New research plans to make use of patients’ own stem cells to fix broken hearts

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On Sept. 14, 46-year-old Hatem Faraj suffered a major heart attack while watching Monday Night Football on TV.
Tuesday, the Wesley Chapel man joined the cutting edge of heart disease research, becoming the area’s first participant in a study to see if a patient’s own stem cells can regenerate his damaged heart muscle.

The procedure he had at Pepin Heart at University Community Hospital in Tampa is part of a University of Florida research program. Its aim is improving chances of long-term survival and reducing heart transplants. Using stem cells to regenerate heart tissue has been studied for several years in animals and humans, producing mixed results. Still, the therapy is considered promising for millions of Americans with heart failure (…)

The most appealing part of the study is that a patient’s own stem cells are used, he said. “It won’t hurt you to participate,” Matar said. “I would encourage physicians to refer their patients.”

Researchers are looking at many questions surrounding the therapy: how many stem cells to infuse into the heart, how long it will take to see results, how soon after a cardiac event should treatment be delivered, how much tissue regeneration can patients expect. The long-term effects of such therapy are unknown.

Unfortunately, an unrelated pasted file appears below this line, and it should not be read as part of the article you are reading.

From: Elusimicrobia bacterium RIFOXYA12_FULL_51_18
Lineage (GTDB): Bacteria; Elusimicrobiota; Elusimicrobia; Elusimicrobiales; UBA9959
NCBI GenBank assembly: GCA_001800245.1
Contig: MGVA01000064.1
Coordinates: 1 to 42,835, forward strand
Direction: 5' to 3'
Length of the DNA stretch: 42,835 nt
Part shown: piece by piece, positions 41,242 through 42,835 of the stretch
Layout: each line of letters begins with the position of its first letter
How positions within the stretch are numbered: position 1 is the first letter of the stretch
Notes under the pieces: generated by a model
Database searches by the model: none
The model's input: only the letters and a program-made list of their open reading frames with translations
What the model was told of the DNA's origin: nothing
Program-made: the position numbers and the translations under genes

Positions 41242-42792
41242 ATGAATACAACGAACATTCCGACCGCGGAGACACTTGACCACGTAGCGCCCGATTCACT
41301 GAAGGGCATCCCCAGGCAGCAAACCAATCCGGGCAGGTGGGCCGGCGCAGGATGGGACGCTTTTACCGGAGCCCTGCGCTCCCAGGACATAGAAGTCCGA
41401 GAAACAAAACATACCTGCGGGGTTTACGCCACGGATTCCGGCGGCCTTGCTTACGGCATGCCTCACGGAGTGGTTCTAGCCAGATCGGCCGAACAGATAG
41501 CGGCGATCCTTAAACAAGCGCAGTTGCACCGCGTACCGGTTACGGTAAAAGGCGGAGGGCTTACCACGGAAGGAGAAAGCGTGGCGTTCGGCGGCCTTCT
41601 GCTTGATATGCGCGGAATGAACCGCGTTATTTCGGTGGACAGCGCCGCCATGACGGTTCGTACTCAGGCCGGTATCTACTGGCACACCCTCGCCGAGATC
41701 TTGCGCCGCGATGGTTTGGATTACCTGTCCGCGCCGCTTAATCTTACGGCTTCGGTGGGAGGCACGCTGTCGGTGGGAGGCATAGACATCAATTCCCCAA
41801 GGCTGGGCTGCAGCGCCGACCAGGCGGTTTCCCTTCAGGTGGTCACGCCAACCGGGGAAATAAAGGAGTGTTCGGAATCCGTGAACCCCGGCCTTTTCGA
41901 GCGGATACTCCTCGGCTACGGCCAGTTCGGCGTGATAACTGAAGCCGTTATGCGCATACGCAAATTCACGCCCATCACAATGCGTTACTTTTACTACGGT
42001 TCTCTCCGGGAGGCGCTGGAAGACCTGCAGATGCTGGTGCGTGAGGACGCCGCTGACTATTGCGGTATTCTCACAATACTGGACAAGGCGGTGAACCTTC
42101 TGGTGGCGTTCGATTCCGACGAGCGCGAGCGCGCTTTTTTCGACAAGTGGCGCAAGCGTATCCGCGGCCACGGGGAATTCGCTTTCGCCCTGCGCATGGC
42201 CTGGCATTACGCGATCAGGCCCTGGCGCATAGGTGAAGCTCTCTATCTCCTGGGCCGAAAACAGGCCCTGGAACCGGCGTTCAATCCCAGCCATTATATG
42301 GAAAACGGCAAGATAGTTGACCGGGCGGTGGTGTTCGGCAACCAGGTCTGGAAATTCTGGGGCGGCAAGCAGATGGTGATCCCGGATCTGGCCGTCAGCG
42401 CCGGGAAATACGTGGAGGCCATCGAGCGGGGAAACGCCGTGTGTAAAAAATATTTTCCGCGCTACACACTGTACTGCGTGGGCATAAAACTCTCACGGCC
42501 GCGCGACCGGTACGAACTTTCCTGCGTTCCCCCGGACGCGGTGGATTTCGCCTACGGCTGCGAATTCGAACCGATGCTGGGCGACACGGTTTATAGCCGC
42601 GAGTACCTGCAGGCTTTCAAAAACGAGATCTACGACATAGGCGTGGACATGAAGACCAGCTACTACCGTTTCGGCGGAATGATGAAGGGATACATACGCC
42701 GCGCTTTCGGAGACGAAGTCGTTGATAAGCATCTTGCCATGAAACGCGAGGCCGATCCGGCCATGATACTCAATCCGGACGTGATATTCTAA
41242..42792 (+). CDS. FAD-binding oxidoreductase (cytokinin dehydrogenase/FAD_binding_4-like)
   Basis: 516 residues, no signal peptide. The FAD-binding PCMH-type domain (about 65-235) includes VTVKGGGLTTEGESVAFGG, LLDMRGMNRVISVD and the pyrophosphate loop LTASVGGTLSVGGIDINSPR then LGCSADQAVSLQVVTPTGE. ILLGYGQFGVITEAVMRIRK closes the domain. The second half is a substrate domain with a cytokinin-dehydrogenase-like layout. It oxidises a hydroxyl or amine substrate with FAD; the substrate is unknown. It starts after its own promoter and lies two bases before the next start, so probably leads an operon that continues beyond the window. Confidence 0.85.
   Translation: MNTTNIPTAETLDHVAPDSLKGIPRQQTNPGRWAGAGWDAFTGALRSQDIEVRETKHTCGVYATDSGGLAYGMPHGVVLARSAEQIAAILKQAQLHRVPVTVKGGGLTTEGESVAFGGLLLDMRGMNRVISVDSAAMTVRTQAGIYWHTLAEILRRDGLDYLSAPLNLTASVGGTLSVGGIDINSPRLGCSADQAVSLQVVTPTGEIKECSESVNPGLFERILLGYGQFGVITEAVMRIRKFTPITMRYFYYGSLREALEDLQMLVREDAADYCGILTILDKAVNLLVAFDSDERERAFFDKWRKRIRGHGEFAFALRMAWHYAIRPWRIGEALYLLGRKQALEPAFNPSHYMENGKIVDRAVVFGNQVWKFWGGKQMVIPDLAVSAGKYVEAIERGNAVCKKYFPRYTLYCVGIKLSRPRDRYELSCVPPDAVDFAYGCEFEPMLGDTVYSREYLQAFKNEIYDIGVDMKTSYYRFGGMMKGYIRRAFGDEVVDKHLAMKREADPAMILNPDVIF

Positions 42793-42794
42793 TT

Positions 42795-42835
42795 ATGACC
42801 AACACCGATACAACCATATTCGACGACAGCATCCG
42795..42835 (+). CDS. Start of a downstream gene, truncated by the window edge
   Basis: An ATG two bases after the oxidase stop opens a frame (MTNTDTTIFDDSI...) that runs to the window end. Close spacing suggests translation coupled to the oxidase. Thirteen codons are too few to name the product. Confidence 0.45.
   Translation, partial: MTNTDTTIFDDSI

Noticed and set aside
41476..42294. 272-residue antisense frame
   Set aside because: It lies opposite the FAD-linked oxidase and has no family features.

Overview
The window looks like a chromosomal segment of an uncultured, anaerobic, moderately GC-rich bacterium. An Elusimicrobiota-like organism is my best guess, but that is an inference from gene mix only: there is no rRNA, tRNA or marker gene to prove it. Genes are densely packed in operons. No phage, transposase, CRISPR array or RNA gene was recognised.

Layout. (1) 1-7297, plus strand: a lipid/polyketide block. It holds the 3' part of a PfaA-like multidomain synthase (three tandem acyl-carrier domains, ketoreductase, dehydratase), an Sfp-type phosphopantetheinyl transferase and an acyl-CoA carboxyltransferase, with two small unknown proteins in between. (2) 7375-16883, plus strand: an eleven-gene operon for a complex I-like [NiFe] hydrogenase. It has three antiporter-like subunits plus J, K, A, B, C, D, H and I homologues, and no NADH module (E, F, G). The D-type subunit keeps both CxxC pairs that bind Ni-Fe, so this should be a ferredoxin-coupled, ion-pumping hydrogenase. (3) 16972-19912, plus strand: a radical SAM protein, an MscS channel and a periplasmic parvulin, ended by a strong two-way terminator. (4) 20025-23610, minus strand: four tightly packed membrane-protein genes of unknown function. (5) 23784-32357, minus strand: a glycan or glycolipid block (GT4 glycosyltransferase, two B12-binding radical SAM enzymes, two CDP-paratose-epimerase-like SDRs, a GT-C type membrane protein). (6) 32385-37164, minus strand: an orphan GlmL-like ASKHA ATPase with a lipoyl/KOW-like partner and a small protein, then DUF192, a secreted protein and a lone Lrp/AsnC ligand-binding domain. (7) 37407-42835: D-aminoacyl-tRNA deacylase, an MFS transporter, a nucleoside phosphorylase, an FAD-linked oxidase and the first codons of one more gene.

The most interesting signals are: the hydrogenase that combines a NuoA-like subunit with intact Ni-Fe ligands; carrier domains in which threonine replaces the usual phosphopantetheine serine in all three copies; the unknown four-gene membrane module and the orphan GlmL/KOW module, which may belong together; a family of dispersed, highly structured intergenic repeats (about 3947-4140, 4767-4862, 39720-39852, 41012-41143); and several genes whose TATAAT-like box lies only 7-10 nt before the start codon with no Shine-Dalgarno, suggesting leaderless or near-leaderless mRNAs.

The University of Florida is one of five U.S. medical centers involved in three federally funded stem cell regeneration clinical trials. Bay area hospitals with cardiac care programs were asked help enroll the almost 300 patients needed for the 2 1/2-year-long study.

“It will be a challenge,” says Dr. Charles Lambert, medical director at Pepin, the first satellite center in Florida to recruit a study participant. Lambert says that’s because patients who have just survived a heart attack must undergo two medical procedures: one to harvest bone marrow in order to get the stem cells, and another to infuse cells in the heart.

Two-thirds of participants will be infused with stem cells; the others will receive a cell-free solution. Patients — including Faraj — won’t know if they actually receive stem cells, standard protocol in medical research (…)

Because it was the first procedure at a satellite center, a UF medical team traveled to Tampa to assist with the bone marrow harvest earlier Tuesday and drive the cells back to Gainesville. There, scientists isolated the heart and vascular stem cells, extracted and purified them and handed them off to a second medical team. They drove the little bag of cells, about six tablespoons worth, back to Tampa.

Faraj was only mildly sedated during the hourlong infusion, in which the stem cells (or a cell-free solution) were sent to his heart through a catheter inserted in the groin and threaded through the femoral artery to his heart. He was smiling and talking with hospital staff immediately afterward (…)


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